The Incubator Babies of Coney Island: How an Early 1900s Boardwalk Attraction Saved Thousands of Premature Babies Lives

Step right up, folks!

Shoot the Chutes!

Thrill to the Fire and Flames show!

Ride an ele­phant!

See the Beard­ed Lady!

Ear­ly in the 20th cen­tu­ry, crowds flocked to New York City’s Coney Island, where won­ders await­ed at every turn.

In 1902, the Brook­lyn Dai­ly Eagle pub­lished a few of the high­lights in store for vis­i­tors at Coney Island’s soon-to-open “elec­tric Eden,” Luna Park:

…the most impor­tant will be an illus­tra­tion of Jules Verne’s ‘Twen­ty Thou­sand Leagues Under the Sea’, which will cov­er 55,000 square feet of ground, and a naval spec­ta­to­ri­um, which will have a water area of 60,000 square feet. Beside these we will have many nov­el­ties, includ­ing the Riv­er Styx, the Whirl of the Town, Shoot­ing the White Horse Rapids, the Grand Canyon, the ’49 Min­ing Camp, Drag­on Rouge, over­land and incline rail­ways, Japan­ese, Philip­pine, Irish, Eski­mo and Ger­man vil­lages, the infant incu­ba­tor, water show and car­ni­val, cir­cus and hip­po­drome, Yel­low­stone Park, zoo­log­i­cal gar­dens, per­form­ing wild beasts, sea lions and seals, caves of Capri, the Flori­da Ever­glades and Mont Pelee, an elec­tric rep­re­sen­ta­tion of the vol­canic destruc­tion of St. Pierre.

Hold up a sec…what’s this about an infant incu­ba­tor? What kind of name is that for a roller coast­er!?

As it turns out, amid all the exot­i­ca and bedaz­zle­ments, a build­ing fur­nished with steel and glass cribs, heat­ed from below by tem­per­a­ture-con­trolled hot water pipes, was one of the boardwalk’s lead­ing attrac­tions.

Anti­sep­tic-soaked wool act­ed as a rudi­men­ta­ry air fil­ter, while an exhaust fan kept things prop­er­ly ven­ti­lat­ed.

The real draw were the pre­ma­ture babies who inhab­it­ed these cribs every sum­mer, tend­ed to round the clock by a capa­ble staff of white clad nurs­es, wet nurs­es and Dr. Mar­tin Couney, the man who had the ideas to put these tiny new­borns on display…and in so doing, saved thou­sands of lives.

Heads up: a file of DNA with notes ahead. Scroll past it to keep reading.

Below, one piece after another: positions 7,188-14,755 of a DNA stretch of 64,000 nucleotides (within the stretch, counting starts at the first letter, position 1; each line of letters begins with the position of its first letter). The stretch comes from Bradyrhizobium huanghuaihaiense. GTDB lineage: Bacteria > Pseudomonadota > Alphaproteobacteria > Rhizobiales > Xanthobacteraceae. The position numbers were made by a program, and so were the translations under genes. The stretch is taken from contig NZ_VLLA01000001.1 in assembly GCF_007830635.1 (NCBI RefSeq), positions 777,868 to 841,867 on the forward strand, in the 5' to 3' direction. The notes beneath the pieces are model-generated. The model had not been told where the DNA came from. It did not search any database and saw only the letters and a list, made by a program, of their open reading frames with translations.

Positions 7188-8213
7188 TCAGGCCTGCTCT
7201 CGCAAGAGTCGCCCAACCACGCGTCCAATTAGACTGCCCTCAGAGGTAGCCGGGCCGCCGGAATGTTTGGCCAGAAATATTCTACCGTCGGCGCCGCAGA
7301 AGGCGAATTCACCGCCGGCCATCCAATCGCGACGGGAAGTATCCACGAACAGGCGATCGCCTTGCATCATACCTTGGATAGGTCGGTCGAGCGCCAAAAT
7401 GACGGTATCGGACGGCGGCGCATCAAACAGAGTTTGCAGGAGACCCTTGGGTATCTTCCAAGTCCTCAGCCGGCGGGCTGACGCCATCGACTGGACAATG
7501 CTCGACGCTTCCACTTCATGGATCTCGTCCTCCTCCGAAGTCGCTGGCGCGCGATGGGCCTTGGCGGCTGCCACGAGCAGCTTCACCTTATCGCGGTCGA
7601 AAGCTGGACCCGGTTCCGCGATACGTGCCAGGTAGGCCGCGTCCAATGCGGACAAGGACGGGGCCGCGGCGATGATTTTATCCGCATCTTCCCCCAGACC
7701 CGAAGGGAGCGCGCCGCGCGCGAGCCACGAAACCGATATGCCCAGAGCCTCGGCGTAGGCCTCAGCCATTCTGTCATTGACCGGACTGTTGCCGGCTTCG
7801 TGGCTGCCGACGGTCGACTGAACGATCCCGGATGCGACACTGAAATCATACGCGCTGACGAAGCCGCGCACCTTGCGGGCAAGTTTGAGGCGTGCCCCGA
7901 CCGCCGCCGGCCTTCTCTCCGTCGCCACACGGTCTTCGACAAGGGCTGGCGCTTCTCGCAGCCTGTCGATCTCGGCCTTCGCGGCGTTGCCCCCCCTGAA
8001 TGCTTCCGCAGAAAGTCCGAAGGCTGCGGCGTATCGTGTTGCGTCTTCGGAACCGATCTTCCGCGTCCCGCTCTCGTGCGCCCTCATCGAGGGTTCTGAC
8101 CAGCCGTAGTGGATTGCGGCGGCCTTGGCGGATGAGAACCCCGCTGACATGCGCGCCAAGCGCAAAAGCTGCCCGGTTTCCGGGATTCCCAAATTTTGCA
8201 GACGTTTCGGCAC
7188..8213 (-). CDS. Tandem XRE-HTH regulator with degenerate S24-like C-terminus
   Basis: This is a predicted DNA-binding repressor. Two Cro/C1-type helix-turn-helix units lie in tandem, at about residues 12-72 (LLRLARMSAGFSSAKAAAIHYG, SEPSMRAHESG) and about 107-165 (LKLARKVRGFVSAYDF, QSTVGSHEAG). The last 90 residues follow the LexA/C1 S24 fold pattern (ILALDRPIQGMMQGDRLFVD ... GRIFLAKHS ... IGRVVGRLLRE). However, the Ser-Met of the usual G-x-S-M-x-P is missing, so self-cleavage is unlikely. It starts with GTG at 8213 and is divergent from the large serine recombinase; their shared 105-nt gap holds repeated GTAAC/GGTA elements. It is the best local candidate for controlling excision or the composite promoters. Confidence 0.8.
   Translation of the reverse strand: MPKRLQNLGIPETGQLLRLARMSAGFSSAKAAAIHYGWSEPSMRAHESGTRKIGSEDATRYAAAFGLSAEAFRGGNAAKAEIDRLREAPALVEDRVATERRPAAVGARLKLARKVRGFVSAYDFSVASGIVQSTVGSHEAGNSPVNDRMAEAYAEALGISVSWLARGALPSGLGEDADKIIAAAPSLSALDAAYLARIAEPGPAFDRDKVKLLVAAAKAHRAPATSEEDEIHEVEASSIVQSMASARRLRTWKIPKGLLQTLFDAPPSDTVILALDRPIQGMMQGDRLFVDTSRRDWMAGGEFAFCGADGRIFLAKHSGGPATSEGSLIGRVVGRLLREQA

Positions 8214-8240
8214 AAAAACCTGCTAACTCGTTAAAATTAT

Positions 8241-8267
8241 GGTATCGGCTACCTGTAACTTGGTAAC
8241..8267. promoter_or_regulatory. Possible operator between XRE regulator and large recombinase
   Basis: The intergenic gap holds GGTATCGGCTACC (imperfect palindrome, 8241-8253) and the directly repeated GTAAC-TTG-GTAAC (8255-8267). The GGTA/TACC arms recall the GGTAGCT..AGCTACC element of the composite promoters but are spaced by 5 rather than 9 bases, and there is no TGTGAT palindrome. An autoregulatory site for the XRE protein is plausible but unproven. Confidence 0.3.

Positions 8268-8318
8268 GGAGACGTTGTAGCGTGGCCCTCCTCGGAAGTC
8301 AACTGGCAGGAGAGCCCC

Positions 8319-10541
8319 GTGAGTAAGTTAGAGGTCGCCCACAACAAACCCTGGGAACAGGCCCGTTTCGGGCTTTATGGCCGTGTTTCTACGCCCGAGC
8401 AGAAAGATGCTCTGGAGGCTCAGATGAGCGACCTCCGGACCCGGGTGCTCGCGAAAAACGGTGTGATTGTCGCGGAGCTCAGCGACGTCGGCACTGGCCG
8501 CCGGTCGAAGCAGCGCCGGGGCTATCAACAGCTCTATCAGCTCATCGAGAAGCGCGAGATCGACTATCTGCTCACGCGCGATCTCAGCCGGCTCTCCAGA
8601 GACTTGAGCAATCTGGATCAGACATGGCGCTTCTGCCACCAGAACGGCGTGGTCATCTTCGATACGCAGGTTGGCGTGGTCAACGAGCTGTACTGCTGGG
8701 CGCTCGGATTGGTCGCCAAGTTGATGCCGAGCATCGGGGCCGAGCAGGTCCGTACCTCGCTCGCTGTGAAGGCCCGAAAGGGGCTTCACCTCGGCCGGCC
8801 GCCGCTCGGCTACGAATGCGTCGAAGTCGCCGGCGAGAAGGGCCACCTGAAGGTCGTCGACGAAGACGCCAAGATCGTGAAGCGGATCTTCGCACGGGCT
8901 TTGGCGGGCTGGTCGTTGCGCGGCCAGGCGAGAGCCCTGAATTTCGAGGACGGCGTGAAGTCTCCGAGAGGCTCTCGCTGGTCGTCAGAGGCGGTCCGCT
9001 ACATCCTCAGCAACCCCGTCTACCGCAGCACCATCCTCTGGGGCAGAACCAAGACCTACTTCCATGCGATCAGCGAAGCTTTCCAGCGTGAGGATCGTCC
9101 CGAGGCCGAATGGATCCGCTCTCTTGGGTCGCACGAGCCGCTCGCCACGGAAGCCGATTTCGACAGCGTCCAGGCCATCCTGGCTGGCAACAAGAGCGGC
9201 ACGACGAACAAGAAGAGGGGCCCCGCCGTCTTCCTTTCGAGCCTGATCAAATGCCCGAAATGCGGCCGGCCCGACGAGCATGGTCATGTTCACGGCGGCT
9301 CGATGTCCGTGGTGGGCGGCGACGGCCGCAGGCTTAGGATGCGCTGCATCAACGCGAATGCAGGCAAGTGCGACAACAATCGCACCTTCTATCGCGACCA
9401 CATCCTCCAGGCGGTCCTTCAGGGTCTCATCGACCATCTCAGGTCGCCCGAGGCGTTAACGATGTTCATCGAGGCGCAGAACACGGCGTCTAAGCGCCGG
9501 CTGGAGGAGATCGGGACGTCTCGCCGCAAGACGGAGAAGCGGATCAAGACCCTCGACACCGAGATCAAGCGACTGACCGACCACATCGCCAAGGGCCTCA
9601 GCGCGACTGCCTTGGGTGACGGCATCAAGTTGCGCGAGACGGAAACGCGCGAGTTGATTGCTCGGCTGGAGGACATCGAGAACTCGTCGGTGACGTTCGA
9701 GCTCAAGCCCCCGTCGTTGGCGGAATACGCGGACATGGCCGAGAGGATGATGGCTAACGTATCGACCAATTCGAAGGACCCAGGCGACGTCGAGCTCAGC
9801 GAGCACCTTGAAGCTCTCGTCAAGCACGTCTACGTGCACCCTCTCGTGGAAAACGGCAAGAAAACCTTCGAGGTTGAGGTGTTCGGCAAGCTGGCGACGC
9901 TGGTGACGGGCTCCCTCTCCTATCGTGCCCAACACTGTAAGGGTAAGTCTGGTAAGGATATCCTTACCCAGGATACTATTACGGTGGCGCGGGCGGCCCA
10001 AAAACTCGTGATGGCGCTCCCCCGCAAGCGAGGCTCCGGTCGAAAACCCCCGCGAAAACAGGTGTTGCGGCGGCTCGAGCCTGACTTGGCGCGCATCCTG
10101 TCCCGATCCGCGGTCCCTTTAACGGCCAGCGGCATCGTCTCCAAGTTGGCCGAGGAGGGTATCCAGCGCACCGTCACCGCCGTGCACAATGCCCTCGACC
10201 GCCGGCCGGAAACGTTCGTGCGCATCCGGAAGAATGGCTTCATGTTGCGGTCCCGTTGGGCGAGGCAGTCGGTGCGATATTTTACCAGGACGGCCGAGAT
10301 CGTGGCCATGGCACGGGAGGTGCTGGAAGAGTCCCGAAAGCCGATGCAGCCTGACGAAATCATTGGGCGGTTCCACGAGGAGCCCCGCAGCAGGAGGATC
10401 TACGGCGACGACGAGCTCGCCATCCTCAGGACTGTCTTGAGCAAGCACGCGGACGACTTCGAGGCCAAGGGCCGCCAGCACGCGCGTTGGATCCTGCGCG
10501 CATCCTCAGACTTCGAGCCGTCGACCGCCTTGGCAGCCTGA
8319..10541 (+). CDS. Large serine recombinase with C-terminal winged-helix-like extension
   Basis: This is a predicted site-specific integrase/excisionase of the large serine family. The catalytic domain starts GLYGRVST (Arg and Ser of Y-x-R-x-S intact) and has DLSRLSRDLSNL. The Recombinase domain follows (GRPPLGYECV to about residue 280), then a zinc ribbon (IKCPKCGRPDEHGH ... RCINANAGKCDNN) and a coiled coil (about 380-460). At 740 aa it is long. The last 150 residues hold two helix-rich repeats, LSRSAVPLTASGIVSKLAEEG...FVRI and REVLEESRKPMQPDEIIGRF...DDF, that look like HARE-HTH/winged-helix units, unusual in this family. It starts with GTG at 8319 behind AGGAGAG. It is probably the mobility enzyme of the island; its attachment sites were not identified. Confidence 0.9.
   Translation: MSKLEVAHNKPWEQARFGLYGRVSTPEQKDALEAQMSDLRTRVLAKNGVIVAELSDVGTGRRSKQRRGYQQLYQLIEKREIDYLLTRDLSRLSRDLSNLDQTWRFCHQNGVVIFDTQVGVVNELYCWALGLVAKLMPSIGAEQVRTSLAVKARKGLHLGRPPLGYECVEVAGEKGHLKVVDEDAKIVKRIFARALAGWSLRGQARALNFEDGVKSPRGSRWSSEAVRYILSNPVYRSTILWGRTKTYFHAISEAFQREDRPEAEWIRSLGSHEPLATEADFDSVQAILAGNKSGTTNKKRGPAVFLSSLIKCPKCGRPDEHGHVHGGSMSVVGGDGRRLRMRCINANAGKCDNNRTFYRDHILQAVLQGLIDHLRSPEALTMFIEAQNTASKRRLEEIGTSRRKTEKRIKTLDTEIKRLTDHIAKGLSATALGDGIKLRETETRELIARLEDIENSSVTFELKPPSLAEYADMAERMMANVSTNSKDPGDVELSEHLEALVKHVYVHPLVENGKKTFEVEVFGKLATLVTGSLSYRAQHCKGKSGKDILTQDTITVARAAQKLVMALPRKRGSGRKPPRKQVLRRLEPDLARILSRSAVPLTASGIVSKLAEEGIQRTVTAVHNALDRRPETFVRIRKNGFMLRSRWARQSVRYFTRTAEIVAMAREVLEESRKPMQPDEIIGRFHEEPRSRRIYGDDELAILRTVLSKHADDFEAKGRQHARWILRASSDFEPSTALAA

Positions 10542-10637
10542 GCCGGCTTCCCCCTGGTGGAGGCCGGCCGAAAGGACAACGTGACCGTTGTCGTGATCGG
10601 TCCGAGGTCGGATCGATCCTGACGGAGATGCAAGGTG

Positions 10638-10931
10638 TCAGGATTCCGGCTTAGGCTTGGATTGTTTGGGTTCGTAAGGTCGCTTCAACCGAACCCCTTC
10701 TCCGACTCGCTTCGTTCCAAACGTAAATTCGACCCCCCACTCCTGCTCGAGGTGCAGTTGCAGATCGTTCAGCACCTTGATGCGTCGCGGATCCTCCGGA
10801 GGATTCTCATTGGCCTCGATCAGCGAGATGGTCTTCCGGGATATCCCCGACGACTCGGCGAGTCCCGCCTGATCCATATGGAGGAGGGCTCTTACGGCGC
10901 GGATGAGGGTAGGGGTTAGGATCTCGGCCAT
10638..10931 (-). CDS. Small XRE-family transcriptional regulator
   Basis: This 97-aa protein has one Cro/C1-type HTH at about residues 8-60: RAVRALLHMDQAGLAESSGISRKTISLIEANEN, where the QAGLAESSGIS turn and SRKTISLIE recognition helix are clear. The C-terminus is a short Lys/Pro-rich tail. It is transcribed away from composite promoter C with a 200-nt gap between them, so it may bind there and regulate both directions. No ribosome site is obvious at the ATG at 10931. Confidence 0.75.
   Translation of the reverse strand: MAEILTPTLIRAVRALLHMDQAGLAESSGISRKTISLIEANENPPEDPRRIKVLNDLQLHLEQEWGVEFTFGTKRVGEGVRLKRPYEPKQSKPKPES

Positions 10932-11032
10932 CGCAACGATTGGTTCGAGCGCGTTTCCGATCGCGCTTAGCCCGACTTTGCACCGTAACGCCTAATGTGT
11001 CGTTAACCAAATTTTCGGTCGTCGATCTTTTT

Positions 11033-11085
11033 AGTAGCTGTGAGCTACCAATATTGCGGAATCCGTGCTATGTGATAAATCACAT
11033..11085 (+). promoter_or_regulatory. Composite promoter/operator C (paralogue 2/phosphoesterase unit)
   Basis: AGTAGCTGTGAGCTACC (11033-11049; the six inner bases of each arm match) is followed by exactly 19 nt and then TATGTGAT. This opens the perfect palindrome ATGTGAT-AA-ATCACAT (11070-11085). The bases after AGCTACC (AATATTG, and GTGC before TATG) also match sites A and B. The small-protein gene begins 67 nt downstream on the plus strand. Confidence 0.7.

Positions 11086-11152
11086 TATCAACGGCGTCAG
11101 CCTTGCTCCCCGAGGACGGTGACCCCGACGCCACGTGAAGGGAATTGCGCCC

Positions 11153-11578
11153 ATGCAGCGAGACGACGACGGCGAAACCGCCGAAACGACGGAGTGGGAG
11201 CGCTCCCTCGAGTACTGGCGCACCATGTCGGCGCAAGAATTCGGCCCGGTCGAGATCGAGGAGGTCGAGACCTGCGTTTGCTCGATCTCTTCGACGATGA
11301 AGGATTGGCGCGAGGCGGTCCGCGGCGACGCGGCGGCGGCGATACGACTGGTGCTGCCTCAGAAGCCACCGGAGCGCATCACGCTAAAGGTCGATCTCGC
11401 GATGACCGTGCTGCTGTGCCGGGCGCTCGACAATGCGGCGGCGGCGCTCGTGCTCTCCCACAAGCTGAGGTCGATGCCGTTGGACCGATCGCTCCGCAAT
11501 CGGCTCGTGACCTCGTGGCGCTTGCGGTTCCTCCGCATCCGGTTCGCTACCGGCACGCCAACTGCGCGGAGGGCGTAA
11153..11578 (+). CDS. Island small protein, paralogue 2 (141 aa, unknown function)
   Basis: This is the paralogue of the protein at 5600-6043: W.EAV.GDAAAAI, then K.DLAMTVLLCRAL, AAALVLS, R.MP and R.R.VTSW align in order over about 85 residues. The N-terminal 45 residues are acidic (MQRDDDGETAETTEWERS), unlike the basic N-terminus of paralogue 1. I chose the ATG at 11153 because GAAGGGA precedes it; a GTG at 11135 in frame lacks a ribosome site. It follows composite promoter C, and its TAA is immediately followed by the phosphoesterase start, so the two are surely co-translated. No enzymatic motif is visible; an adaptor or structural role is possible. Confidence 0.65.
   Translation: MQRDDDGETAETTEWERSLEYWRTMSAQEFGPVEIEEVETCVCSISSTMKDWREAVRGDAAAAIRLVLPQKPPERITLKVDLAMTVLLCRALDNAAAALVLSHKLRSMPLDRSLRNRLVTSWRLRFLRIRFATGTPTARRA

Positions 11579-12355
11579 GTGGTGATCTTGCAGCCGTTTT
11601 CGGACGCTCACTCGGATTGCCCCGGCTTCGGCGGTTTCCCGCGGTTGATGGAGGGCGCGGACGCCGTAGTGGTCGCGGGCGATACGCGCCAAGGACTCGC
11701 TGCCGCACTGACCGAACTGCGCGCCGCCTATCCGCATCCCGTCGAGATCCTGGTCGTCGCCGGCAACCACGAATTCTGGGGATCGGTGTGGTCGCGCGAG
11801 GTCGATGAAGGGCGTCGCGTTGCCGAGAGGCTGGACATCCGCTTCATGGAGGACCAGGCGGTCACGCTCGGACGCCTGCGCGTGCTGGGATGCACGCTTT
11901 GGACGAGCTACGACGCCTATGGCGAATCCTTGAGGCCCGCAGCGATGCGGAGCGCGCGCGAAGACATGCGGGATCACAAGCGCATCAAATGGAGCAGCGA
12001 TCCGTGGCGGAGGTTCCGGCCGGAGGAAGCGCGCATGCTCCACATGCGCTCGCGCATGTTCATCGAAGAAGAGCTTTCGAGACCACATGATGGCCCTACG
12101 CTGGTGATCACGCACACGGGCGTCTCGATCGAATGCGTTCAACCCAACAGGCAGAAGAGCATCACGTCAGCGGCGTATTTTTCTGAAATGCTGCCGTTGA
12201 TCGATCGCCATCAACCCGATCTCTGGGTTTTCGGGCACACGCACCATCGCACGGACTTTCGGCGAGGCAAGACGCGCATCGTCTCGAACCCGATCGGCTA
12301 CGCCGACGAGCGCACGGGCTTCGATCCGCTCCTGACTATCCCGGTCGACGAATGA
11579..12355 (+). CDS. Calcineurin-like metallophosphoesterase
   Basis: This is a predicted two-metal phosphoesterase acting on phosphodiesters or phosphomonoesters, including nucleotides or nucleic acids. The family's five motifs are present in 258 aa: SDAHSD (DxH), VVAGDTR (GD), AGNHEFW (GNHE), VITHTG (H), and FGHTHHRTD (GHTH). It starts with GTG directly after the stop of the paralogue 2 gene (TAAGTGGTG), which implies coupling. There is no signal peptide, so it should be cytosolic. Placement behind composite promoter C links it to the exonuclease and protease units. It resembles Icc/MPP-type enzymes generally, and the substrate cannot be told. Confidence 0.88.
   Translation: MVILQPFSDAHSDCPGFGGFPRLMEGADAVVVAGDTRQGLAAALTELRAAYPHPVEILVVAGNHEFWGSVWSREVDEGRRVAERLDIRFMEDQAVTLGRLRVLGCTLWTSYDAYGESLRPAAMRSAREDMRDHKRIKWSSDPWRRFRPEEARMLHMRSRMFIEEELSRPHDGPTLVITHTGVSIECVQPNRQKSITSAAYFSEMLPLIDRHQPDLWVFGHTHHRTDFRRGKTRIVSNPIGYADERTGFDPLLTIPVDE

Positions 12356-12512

Couney, a breast feed­ing advo­cate who once appren­ticed under the founder of mod­ern peri­na­tal med­i­cine, obste­tri­cian Pierre-Con­stant Budin, had no license to prac­tice.

Nor did he have an md.

Ini­tial­ly paint­ed as a child-exploit­ing char­la­tan by many in the med­ical com­mu­ni­ty, he was as vague about his back­ground as he was pas­sion­ate about his advo­ca­cy for pre­emies whose sur­vival depend­ed on robust inter­ven­tion.

Hav­ing pre­sent­ed Bud­in’s Kinder­bru­tanstalt — child hatch­ery —  to spec­ta­tors at 1896’s Great Indus­tri­al Expo­si­tion of Berlin, and anoth­er infant incu­ba­tor show as part of Queen Vic­to­ria Dia­mond Jubilee Cel­e­bra­tion, he knew first­hand the pub­lic’s capac­i­ty to become invest­ed in the pre­emies’ wel­fare, despite a gen­er­al lack of inter­est on the part of the Amer­i­can med­ical estab­lish­ment.

Thus­ly was the idea for the board­walk Infan­to­ri­ums hatched.

Claire Pren­tice, author of Mir­a­cle at Coney Island: How a Sideshow Doc­tor Saved Thou­sands of Babies and Trans­formed Amer­i­can Med­i­cine, writes that “many doc­tors at the time held the view that pre­ma­ture babies were genet­i­cal­ly infe­ri­or ‘weak­lings’ whose fate was a mat­ter for God.”

As word of Couney’s Infan­to­ri­um spread, par­ents brought their pre­ma­ture new­borns to Coney Island, know­ing that their chances of find­ing a life­sav­ing incu­ba­tor there was far greater than it would be in the hos­pi­tal. And the care there would be both high­ly skilled and free, under­writ­ten by pay­ing spec­ta­tors who observed the oper­a­tion through a glass win­dow. Pren­tice notes that “Couney took in babies from all back­grounds, regard­less of race or social class:”